Custom Eye Candy: The Shape-Shifting Honda CX500


a rebuilt 1997 Honda CX500 christened ‘the Biancaneve,’ or ‘Snow White’, courtesy of Dotto Creations

Yanko Design has been covering some custom beauties lately – and this time, they’ve gone and found a ‘shape-shifting’ motorcycle. 

Let’s get into it. 

The brains behind the process included Italian automotive designers Gianluca Bartolini and Francesco Iannuzzi, who purportedly “parted ways with the renowned design house Pininfarina to spin-off their own venture dubbed Dotto Creations,” according to the report from Yanko Design.

The brainchild of their first venture – a rebuilt 1997 Honda CX500 christened ‘the Biancaneve,’ or ‘Snow White’ – was completely stripped, retaining only the most base functional parts to keep it a solid build. 

a rebuilt 1997 Honda CX500 christened ‘the Biancaneve,’ or ‘Snow White’, courtesy of Dotto Creations

Then, the process began to turn the bike into a ‘classified work of art.’

a rebuilt 1997 Honda CX500 christened ‘the Biancaneve,’ or ‘Snow White’, courtesy of Dotto Creations

“The original V-twin engine and the carburetors are refreshed for better performance, and the original Comstar wheels have also been retained, as one can see,” comments the article from YankoDesign

“The streamlined look is exemplified by the flowing bodywork with the dominating lines swooping back from the tank area to the tail section.”

a rebuilt 1997 Honda CX500 christened ‘the Biancaneve,’ or ‘Snow White’, courtesy of Dotto Creations

The most unique feature, though, has to be the seat. 

When stationary, the bike’s beautiful leather seat is hidden, protected underneath what appears to be a monocoque (single-shelled) white body. 

But when ready to rumble, the back portion of the while chassis unfolds to reveal the seat, with the unfolded portion of the chassis leaning back to imitate an angular tailpiece, still in line with the rest of the body.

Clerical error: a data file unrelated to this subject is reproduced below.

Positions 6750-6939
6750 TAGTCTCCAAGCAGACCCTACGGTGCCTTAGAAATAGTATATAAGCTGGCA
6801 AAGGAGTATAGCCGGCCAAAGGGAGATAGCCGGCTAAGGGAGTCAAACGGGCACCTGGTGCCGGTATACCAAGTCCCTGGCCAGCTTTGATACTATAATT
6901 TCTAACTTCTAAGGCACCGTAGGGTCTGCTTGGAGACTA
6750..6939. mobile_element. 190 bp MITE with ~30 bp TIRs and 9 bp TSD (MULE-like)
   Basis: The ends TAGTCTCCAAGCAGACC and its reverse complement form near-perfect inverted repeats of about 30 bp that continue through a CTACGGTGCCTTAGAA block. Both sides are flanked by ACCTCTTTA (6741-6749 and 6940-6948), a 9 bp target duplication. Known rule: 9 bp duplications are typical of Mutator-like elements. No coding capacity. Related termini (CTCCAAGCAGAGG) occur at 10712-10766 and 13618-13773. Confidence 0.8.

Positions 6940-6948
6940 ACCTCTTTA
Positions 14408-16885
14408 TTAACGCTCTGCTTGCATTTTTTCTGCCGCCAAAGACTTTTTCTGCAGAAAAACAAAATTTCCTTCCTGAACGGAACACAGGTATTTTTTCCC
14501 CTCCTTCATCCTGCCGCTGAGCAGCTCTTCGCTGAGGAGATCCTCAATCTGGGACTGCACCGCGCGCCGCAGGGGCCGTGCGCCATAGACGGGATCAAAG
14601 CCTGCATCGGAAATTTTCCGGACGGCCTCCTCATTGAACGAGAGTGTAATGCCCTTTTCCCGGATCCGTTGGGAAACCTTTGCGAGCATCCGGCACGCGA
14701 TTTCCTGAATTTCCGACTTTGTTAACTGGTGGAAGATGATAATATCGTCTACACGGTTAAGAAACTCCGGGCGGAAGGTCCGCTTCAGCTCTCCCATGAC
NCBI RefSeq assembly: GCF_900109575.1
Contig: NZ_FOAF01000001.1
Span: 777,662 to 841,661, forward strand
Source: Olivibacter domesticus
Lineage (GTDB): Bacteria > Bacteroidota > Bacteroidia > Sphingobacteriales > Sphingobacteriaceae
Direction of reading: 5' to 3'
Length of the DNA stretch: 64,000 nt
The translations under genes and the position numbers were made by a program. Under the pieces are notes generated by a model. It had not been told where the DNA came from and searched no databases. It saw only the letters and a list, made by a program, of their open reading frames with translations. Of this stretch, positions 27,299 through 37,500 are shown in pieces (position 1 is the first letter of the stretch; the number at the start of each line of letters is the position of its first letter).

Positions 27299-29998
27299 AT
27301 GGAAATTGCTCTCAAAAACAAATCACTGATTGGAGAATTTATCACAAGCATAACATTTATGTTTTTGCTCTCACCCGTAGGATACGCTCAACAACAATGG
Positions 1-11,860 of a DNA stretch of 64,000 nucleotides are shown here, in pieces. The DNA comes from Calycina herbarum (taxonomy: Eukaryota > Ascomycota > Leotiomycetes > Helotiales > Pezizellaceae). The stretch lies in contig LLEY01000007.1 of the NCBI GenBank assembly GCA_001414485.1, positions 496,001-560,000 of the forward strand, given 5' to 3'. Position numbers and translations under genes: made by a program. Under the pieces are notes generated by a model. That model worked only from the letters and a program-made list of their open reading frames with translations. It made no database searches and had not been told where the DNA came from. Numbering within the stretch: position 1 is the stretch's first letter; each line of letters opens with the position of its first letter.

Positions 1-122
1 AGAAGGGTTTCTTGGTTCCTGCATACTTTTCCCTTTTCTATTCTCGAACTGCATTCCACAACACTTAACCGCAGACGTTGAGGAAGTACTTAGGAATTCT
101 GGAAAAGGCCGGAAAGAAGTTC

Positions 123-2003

a rebuilt 1997 Honda CX500 christened ‘the Biancaneve,’ or ‘Snow White’, courtesy of Dotto Creations

Just don’t sit on it.

“[the bike] wants to be a sculpture to look at when it’s parked and give a smooth experience when ridden. Nothing more, nothing less. This approach gave us the opportunity of starting to model it as a pure shape, not caring much about the driver position, with the result of a body that seems to flow even if it’s still.”

“Only after that, we started taking care of the riding experience. Ensuring a comfortable driving position and an efficient and easy way of using Biancaneve.”

a rebuilt 1997 Honda CX500 christened ‘the Biancaneve,’ or ‘Snow White’, courtesy of Dotto Creations

Be sure to check out the photo gallery below, and let us know what you think of this build (and if you think another bike model might have served them better). 

In the meantime, check out other news from our archives, and as always – stay safe on the twisties.

*All media courtesy of Yanko Design*

1 Comment

  1. Arbiter
    December 13, 2021
    Reply

    I KNOW I am not the only person who is tired of motorcycles which have received “design” treatments like this.

    Yeah, some people might like this thing, but some people also drink Budweiser and eat at McDonald’s. In other words, some people have NO taste.

    The bike is utterly useless as a street-ridden motorcycle, with no fenders, a seat which should qualify as a torture device, and straight pipes that are going to make every person who doesn’t ride hate motorcycles.

    Please quit giving space to stuff like this, it only encourages more such pretentious garbage to be perpetrated. Or keep putting this sort of thing on your website and I’ll delete you from my RSS feed. Your call.

Leave a reply

Your email address will not be published. Required fields are marked *